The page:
In 2017, Vinod Balachandran published a paper in the science journal Nature explaining an interesting phenomenon that he had discovered in a tiny number of pancreatic cancer survivors. T-cells circulating in their blood had developed the ability to identify, remember and fight back against proteins in the deadly tumours.
The surgeon, from New York’s Memorial Sloan Kettering Cancer Center, likened it to “auto-vaccination”. Balachandran described how actual vaccines using messenger RNA molecules could be used to replicate the response and give more patients the ability to defend themselves against the often fatal tumours.
His research caught the eye of a then little-known scientist, Ugur Sahin, chief executive of German biotechnology company BioNTech, who was so intrigued by the findings that he invited Balachandran’s team to Mainz. Over dinner at Heiliggeist, a nearly 800-year-old church-turned-restaurant on the banks of the river Rhine, and joined by scientists from Swiss pharmaceutical company Genentech, the group discussed the potential of mRNA vaccines to treat pancreatic cancer.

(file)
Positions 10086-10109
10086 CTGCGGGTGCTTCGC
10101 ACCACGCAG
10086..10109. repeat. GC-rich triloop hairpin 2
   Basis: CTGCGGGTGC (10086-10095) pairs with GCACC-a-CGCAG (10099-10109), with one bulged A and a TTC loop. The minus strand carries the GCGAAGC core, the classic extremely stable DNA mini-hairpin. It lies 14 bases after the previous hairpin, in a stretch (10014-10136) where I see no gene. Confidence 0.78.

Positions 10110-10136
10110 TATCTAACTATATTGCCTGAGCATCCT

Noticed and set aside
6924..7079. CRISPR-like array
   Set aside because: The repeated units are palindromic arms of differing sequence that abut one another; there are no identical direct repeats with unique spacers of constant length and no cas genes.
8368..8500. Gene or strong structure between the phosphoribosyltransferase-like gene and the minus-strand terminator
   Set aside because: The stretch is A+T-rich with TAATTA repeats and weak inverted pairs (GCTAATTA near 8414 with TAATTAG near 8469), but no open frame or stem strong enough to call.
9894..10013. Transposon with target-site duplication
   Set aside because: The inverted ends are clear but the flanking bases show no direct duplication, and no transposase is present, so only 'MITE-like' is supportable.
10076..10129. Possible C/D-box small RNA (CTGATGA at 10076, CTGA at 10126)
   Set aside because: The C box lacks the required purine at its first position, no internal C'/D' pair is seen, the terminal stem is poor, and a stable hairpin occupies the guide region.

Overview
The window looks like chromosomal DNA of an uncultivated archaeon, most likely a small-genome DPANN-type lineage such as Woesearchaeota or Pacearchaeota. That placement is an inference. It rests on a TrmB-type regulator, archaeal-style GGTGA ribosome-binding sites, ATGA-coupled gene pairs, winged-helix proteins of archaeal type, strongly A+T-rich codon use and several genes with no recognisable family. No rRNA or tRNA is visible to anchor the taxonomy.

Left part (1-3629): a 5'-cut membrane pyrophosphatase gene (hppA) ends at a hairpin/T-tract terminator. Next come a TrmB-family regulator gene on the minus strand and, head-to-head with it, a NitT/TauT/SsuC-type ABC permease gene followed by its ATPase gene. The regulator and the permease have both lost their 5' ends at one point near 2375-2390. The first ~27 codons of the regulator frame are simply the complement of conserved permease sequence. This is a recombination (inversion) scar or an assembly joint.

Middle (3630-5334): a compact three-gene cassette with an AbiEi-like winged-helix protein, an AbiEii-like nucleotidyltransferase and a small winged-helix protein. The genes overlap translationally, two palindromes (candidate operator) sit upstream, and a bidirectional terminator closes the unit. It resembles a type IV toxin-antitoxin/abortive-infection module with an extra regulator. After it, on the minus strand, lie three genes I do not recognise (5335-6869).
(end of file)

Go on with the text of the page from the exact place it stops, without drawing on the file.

“It was beautiful,” says Balachandran about the restaurant that once served as a hospital, and the conversation: “The purpose and the mission was common between us.”
Survival rates among pancreatic cancer patients are low. Only 10 per cent survive longer than five years, according to the American Cancer Society, making it one of the deadliest forms of the disease. By comparison, 90 per cent of breast cancer patients survive over the same period of time.
Two years of research followed the dinner and in December 2019, 20 patients were enrolled in the first clinical trial assessing mRNA vaccines in pancreatic cancer sufferers. With the world about to learn of a novel coronavirus, BioNTech and others would soon pivot their mRNA work to create a vaccine against Covid-19.
While the mRNA vaccines made by BioNTech/Pfizer and Moderna have become synonymous with helping to dramatically reduce deaths from Covid-19, Balachandran is among a growing group of scientists using the medical technology to investigate treatments for other illnesses.